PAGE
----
Tuesday, November 29, 2011

Breaking in the New Boss (Part 2)

I’m so glad I have therapy again this week. Two weeks ago, I talked to Dr. L and explained what had happened with my new manager. She said I was right to let the first instance go and to give him a month before worrying about the micromanaging because that was probably just his way of learning the ropes. I said I would.

Then today he wanted to meet with me about what I do. I went in with an open mind and a desire to be accommodating as possible. Regardless of my first impression, he’s my boss and life will be easier if we get along.

First he scolded me for not answering the phones enough, though I was told before (by previous managers) that I shouldn’t have to answer them because it isn’t my job. I still help with them, but I don’t answer every call.

Next we went over the list I had made, a loose summary of my day to day job. I am busy all day nearly every day. There are times of the year when business is slow for other people I work with, but not for me. I’m busy year round. I even work from home, off the clock if I have to. Yet there he was, smug as can be, telling me “it’s not 40 hours worth of work.” He’s going to give me more to do.

Then came the final straw. He may be taking away my office and putting me out on the floor with everyone else. The noisy, chaotic floor that makes my head spin and my heart race. Where I can’t focus enough to carry on a conversation, let alone be productive.

I tried to explain why this won’t work. (You’d think that the fact that I had to get up and close his office door just so I could understand what he was saying to me would have been an adequate demonstration) He said “the company is committed to following ADA guidelines” and then added “if we can.” Then he launched into how he used to work in a really chaotic environment and he learned to just push through it. I said “Yeah, it’s great that normal people can do that. I’m not wired that way.” I know “normal” is the wrong word, but I was too upset to express myself properly.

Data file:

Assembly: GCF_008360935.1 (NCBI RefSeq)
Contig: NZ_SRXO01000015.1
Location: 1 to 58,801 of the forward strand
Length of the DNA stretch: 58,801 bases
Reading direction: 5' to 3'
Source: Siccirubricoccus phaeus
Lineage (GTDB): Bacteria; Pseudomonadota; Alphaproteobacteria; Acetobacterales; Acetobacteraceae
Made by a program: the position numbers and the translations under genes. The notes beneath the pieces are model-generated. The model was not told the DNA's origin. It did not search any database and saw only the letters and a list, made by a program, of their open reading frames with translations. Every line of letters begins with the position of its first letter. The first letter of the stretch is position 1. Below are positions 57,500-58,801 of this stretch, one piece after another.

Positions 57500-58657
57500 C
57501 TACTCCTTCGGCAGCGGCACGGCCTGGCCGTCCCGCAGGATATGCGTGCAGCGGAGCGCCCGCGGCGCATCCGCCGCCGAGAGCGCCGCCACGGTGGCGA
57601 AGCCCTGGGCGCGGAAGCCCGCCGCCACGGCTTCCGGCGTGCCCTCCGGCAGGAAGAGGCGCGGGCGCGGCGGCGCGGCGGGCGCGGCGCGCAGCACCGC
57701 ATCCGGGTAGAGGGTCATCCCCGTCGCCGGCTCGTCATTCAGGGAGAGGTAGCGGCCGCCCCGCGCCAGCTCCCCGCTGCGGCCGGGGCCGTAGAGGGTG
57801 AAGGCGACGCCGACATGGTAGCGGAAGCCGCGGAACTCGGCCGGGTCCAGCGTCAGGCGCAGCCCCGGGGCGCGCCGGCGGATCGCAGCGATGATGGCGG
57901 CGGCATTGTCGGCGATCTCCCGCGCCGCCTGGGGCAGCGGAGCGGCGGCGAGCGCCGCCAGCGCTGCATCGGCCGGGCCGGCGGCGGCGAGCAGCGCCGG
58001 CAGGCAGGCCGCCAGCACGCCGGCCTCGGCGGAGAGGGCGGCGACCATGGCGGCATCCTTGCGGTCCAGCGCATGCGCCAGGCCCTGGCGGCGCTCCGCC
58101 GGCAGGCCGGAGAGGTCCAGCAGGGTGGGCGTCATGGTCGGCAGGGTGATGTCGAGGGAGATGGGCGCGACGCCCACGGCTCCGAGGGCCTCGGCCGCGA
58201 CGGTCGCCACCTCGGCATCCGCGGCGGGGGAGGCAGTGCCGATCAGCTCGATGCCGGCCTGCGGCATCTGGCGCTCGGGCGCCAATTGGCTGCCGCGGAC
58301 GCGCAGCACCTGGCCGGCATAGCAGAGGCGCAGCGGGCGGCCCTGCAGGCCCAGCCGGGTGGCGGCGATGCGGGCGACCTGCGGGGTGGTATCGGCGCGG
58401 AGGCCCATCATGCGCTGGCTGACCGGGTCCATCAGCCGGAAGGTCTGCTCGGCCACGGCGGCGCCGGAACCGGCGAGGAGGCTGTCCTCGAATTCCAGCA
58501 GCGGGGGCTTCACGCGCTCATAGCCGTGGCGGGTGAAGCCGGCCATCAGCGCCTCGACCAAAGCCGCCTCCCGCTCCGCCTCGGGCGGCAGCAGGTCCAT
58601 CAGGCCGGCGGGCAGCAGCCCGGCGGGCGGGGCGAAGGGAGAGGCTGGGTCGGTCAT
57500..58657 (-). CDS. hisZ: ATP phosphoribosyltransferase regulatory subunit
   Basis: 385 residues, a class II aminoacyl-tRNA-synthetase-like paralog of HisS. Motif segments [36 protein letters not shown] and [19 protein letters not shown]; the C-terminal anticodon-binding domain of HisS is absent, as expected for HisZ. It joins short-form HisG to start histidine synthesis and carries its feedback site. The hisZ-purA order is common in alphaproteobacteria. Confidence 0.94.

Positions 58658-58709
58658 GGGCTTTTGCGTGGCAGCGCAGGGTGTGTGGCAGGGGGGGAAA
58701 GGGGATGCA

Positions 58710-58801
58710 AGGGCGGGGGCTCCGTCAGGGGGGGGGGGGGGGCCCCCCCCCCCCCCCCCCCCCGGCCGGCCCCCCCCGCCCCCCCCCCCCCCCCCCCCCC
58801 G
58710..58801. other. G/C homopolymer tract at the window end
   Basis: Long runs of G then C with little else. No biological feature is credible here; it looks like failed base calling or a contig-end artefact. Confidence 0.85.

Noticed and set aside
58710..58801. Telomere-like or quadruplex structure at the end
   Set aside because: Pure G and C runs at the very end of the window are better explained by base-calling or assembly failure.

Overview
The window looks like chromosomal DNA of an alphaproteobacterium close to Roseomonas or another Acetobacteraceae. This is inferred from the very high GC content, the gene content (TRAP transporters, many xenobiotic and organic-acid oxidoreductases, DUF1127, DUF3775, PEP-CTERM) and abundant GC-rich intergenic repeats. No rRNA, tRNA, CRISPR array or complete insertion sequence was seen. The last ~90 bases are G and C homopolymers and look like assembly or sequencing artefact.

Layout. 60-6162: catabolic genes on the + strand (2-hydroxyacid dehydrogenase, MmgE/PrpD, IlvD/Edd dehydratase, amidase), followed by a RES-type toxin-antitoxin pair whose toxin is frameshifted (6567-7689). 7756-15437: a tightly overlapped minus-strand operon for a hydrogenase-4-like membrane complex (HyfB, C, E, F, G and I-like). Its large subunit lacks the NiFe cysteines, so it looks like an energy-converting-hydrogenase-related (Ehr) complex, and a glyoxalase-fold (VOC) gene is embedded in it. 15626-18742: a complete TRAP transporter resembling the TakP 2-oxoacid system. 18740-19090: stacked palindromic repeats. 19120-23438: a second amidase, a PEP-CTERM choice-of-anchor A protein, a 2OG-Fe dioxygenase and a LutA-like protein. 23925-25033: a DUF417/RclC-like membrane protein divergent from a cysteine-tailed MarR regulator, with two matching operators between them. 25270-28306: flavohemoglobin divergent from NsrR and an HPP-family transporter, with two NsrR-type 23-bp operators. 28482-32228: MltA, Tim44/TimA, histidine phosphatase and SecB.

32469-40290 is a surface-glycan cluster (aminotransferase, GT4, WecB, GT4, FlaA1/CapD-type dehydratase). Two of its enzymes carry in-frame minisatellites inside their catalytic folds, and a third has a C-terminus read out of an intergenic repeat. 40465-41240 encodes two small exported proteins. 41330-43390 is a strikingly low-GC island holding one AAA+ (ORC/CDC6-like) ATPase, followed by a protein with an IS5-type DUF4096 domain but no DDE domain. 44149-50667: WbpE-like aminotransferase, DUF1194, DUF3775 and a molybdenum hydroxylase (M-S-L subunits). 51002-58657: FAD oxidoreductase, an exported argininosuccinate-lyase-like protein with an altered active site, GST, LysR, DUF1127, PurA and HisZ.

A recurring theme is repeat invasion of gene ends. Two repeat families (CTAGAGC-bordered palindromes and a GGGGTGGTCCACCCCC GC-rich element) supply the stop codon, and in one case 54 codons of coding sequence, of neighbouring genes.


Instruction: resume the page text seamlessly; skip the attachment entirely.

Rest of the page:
Anyway, he also gave me a hard time about not being social enough with my co-workers….after I started crying (yes, crying…I’m so embarrassed) about not being able to function the way other people do in an environment that overloads my senses. I’m going to ask Dr. L to write a letter, but I’m so scared right now. I don’t want to lose my job because I’m forced into a situation where I can’t function.


  1. "The company is committed to following ADA guidelines *if we can*"? Um, no. The ADA is the law, not a set of suggestions.

    It sounds like you need some outside support from a disability rights group or from an agency that supports disabled people. What do you have in your area? I think it's important that you know the law and that you have an advocate who can give you some advice about how to proceed -- and perhaps come with you to help you navigate the situation if you need to have a sit-down on the issues.

    I am so sorry this is happening to you.

  2. This is exactly why I needed you! I'm so frazzled over this that finding an advocate never crossed my mind. Thank you!

  3. Get an attorney to read over your doctor's note. It is very important to word the request appropriately